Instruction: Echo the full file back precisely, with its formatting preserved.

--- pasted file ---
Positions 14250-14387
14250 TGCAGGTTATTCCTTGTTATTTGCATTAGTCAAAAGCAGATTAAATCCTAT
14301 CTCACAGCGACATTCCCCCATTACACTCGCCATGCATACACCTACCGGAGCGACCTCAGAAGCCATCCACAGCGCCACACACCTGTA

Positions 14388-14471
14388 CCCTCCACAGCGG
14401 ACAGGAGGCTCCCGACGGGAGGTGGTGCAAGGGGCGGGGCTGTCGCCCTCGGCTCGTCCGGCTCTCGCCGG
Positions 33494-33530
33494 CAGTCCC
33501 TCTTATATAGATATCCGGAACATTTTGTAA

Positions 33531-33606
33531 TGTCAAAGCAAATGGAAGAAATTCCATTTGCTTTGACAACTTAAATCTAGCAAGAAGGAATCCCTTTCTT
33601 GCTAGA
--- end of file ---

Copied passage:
Positions 14250-14387
14250 TGCAGGTTATTCCTTGTTATTTGCATTAGTCAAAAGCAGATTAAATCCTAT
14301 CTCACAGCGACATTCCCCCATTACACTCGCCATGCATACACCTACCGGAGCGACCTCAGAAGCCATCCACAGCGCCACACACCTGTA

Positions 14388-14471
14388 CCCTCCACAGCGG
14401 ACAGGAGGCTCCCGACGGGAGGTGGTGCAAGGGGCGGGGCTGTCGCCCTCGGCTCGTCCGGCTCTCGCCGG
Positions 33494-33530
33494 CAGTCCC
33501 TCTTATATAGATATCCGGAACATTTTGTAA

Positions 33531-33606
33531 TGTCAAAGCAAATGGAAGAAATTCCATTTGCTTTGACAACTTAAATCTAGCAAGAAGGAATCCCTTTCTT
33601 GCTAGA